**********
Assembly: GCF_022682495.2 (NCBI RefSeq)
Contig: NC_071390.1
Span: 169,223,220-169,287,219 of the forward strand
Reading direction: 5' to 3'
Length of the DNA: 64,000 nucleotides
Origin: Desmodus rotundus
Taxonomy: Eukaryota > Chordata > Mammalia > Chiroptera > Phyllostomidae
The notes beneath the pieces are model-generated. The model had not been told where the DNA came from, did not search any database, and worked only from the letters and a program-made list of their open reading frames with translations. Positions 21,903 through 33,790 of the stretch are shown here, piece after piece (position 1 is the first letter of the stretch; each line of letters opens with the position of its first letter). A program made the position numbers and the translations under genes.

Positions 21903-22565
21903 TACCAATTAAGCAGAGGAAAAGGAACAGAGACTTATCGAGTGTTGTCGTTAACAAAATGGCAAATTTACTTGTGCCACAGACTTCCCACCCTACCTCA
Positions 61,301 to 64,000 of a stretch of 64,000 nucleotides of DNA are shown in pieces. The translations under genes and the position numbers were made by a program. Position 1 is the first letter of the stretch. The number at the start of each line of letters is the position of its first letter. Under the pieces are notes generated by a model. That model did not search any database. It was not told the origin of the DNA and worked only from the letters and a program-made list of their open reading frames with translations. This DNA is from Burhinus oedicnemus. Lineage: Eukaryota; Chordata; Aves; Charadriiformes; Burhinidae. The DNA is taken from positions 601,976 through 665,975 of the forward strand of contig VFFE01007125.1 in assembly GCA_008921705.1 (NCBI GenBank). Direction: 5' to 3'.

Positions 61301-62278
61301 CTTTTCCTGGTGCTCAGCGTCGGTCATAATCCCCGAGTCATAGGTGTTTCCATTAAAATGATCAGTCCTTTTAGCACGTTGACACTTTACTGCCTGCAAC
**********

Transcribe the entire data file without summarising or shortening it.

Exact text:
Assembly: GCF_022682495.2 (NCBI RefSeq)
Contig: NC_071390.1
Span: 169,223,220-169,287,219 of the forward strand
Reading direction: 5' to 3'
Length of the DNA: 64,000 nucleotides
Origin: Desmodus rotundus
Taxonomy: Eukaryota > Chordata > Mammalia > Chiroptera > Phyllostomidae
The notes beneath the pieces are model-generated. The model had not been told where the DNA came from, did not search any database, and worked only from the letters and a program-made list of their open reading frames with translations. Positions 21,903 through 33,790 of the stretch are shown here, piece after piece (position 1 is the first letter of the stretch; each line of letters opens with the position of its first letter). A program made the position numbers and the translations under genes.

Positions 21903-22565
21903 TACCAATTAAGCAGAGGAAAAGGAACAGAGACTTATCGAGTGTTGTCGTTAACAAAATGGCAAATTTACTTGTGCCACAGACTTCCCACCCTACCTCA
Positions 61,301 to 64,000 of a stretch of 64,000 nucleotides of DNA are shown in pieces. The translations under genes and the position numbers were made by a program. Position 1 is the first letter of the stretch. The number at the start of each line of letters is the position of its first letter. Under the pieces are notes generated by a model. That model did not search any database. It was not told the origin of the DNA and worked only from the letters and a program-made list of their open reading frames with translations. This DNA is from Burhinus oedicnemus. Lineage: Eukaryota; Chordata; Aves; Charadriiformes; Burhinidae. The DNA is taken from positions 601,976 through 665,975 of the forward strand of contig VFFE01007125.1 in assembly GCA_008921705.1 (NCBI GenBank). Direction: 5' to 3'.

Positions 61301-62278
61301 CTTTTCCTGGTGCTCAGCGTCGGTCATAATCCCCGAGTCATAGGTGTTTCCATTAAAATGATCAGTCCTTTTAGCACGTTGACACTTTACTGCCTGCAAC